Sindh Peasants Long March

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Hyderabad: Women chanting slogans at the beginning of Sindh Peasants Long March

Sindh Peasants Long March for Land Reforms ( 15–26 February 2009), was a mass long walk of 350 kilometres by beyond 30000 peasants and rural worker women and men carried for over 12 days form Hyderabad to Sindh Assembly building Karachi, Sindh. The march was organised to seek amendments in the Sindh Tenancy Act that was also legislated after thousands of peasants gathering in front of Sindh Assembly building Karachi in 1950 led by late Comrade Hyder Bux Jatoi, a stalwart peasants leader of Pakistan.[1][2]

Organisers and leadership[edit]

The long march was organised and led by the prominent peasant's rights and civil society activist Zulfiqar Shah, who then was Coordinator of South Asia Partnership Pakistan, a nationwide civil society organisation and Sindh Agrarian Reforms Action Committee, a coalition of peasant bodies and organisations.[3]

Marchers cross the villages and towns[edit]

The march was begun from the mausoleum of Comrade Hyder Bux Jatoi at the historical tomb of 18th century popular King of Sindh, Ghulam Shah Kalhoro where beyond 15000 peasants gathered and started marching through the various streets of Hyderabad city continuously for 7 hours. After marching past Hyderabad city, hundreds of the marchers passed through various prominent cities, towns and villages of Sindh including Tando Mohammad Khan. Kapoor Mori, Village Abdul Raheem Kateyar, Shah Abdul Kareem Bulri, Mir Pure Bathoro, Jhok Sharif, Churetani, Sajawal, Saeedpur, Branch Mori, Makli, Gujjo, Gharo, Dhabeji, Ghaghar, Gulshan e hadeed, Yousif Goth, malir Temple, Karsaz and Nashtar Park. During the march, popular Sufi and classic singers of the province joined the marchers in the evenings and contributed their art volunteer. Those included Shafi Faqeer's Rag Mahfil at Sufi Shaheed Shah Inayats mausoleum at Jhok Sharif. In 17th centuray, Sufi Shah inayat waged a war with Mughul rulers of India for the peasants rights over the land and was killed near Jhok Sharif. Prominent classical Raga singer Haneef Lashari stayed the whole night singing with the marchers in Gulshan-e-Hadeed near Karachi.[4]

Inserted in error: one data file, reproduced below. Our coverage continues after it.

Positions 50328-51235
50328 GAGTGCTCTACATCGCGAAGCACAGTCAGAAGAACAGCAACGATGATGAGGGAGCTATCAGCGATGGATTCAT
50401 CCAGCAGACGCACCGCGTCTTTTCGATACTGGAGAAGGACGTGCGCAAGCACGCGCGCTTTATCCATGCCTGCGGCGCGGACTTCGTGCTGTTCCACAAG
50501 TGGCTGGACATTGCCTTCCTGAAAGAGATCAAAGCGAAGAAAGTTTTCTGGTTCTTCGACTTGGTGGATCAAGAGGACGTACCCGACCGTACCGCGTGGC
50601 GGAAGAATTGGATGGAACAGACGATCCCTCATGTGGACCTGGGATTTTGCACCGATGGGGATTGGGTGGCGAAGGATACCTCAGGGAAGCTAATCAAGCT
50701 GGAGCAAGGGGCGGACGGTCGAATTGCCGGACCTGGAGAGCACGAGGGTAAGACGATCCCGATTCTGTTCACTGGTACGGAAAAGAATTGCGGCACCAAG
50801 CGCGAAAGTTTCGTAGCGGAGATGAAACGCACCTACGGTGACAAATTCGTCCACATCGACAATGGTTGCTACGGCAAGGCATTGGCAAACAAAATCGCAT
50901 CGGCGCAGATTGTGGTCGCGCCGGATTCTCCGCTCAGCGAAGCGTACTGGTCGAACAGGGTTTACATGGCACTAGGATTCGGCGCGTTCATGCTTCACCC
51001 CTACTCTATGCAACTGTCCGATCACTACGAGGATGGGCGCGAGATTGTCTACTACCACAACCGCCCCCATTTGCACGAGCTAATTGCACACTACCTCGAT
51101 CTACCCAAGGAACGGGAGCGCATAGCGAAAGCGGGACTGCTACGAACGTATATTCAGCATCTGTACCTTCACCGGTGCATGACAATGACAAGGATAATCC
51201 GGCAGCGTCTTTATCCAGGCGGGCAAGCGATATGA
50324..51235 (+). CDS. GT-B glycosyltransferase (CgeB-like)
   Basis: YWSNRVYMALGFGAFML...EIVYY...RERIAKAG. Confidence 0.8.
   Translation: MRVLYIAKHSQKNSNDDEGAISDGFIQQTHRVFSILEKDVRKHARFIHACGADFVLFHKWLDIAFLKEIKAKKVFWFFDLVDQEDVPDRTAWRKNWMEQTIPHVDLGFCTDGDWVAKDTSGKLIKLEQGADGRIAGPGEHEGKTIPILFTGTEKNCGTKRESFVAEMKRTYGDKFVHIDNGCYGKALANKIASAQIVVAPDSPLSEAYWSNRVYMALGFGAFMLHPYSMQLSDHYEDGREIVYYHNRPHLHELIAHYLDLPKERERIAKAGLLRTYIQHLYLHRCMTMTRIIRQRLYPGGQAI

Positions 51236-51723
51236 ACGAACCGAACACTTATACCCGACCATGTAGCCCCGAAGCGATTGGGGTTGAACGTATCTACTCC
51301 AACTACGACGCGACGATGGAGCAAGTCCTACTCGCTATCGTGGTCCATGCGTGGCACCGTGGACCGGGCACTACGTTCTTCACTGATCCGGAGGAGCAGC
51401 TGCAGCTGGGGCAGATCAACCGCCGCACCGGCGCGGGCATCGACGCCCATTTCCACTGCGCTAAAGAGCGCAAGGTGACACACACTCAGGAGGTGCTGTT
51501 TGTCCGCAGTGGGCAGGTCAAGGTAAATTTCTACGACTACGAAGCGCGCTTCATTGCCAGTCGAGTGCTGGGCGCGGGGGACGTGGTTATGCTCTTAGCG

Peasants rights and issues in Pakistan[edit]

Agriculture is the most important sector of Pakistan's economy. Agricultural growth has been the key element associated with economic development of Pakistan, despite the fact that the share of agriculture in GDP has fallen from 53% in 1947 to 21% in 2006–07. The share of Sindh province in Pakistan's agriculture value added accounts roughly for 25 percent. Sindh is typically rich in rangeland resources (about 55% of its land surface). The share of agriculture in Sindh GDP, which was 30% in 1999–2000, is estimated to have drastically declined to about 20% during the last five years due to a variety of physical, sociological and institutional framework factors. One of the main institutional constraints in Sindh is the highly skewed land ownership pattern and defunct tenancy system.[5]

In Sindh, more than one third of the land is tenanted and about two-thirds of land is under sharecropping, a form of farming where output is shared between the landowner and tenant. Sharecropping is the predominant form of tenancy in Sindh where the land ownership distribution is particularly skewed.[5]